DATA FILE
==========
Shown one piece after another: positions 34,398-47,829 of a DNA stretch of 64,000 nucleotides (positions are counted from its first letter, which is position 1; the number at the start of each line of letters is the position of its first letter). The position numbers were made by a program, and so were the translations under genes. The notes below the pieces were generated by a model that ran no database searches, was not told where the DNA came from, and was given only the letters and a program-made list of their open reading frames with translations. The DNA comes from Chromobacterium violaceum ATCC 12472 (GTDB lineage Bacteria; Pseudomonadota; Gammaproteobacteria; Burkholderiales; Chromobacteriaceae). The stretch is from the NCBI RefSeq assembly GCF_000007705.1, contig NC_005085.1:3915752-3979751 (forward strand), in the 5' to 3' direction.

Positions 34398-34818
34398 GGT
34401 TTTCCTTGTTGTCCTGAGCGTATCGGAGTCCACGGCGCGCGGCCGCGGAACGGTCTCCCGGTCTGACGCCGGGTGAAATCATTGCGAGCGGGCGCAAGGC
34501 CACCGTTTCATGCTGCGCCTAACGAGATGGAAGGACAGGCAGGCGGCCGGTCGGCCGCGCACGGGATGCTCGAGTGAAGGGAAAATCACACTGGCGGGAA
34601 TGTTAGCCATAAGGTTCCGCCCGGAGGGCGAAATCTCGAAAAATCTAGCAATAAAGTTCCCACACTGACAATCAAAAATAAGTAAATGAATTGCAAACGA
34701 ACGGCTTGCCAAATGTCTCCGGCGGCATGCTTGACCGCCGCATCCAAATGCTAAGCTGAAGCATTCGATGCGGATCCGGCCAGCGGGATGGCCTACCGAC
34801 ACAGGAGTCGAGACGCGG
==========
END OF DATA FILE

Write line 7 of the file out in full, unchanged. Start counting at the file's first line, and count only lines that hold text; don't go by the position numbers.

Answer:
34701 ACGGCTTGCCAAATGTCTCCGGCGGCATGCTTGACCGCCGCATCCAAATGCTAAGCTGAAGCATTCGATGCGGATCCGGCCAGCGGGATGGCCTACCGAC